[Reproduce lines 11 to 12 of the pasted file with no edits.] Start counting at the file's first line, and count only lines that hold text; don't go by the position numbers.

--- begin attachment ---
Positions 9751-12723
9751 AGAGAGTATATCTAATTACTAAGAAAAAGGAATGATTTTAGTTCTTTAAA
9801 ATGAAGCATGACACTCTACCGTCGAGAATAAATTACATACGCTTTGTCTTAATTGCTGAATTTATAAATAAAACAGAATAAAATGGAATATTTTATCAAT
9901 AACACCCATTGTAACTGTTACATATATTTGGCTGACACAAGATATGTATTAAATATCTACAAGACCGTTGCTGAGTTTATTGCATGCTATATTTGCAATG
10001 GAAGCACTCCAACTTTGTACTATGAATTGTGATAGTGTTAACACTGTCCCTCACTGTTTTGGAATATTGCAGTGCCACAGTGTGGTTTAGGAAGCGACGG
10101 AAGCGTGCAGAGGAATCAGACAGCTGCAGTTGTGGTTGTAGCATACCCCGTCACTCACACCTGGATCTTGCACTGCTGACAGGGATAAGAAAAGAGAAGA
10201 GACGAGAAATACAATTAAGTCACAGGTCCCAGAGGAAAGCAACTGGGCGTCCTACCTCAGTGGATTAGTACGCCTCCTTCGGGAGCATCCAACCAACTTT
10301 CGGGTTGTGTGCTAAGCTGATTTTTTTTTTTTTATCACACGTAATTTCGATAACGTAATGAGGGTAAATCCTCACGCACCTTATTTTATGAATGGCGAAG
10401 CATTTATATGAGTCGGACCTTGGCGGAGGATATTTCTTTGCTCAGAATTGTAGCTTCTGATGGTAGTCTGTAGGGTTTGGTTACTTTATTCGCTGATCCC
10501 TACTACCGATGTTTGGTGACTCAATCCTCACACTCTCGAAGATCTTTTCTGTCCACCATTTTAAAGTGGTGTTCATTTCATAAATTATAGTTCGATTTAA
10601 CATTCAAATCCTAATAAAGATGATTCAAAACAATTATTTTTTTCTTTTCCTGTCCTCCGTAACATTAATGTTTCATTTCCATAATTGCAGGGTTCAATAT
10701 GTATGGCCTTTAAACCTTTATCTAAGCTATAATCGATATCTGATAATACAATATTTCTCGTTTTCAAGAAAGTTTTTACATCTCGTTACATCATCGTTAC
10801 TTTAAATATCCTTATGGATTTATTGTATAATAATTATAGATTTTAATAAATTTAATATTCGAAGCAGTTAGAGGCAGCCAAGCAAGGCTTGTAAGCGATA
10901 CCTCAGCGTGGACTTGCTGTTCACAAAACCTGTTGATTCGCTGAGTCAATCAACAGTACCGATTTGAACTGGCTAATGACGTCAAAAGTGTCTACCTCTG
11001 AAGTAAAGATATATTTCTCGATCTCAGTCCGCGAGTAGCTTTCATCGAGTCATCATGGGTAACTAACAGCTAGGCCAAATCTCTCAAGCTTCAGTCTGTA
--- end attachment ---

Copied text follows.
10601 CATTCAAATCCTAATAAAGATGATTCAAAACAATTATTTTTTTCTTTTCCTGTCCTCCGTAACATTAATGTTTCATTTCCATAATTGCAGGGTTCAATAT
10701 GTATGGCCTTTAAACCTTTATCTAAGCTATAATCGATATCTGATAATACAATATTTCTCGTTTTCAAGAAAGTTTTTACATCTCGTTACATCATCGTTAC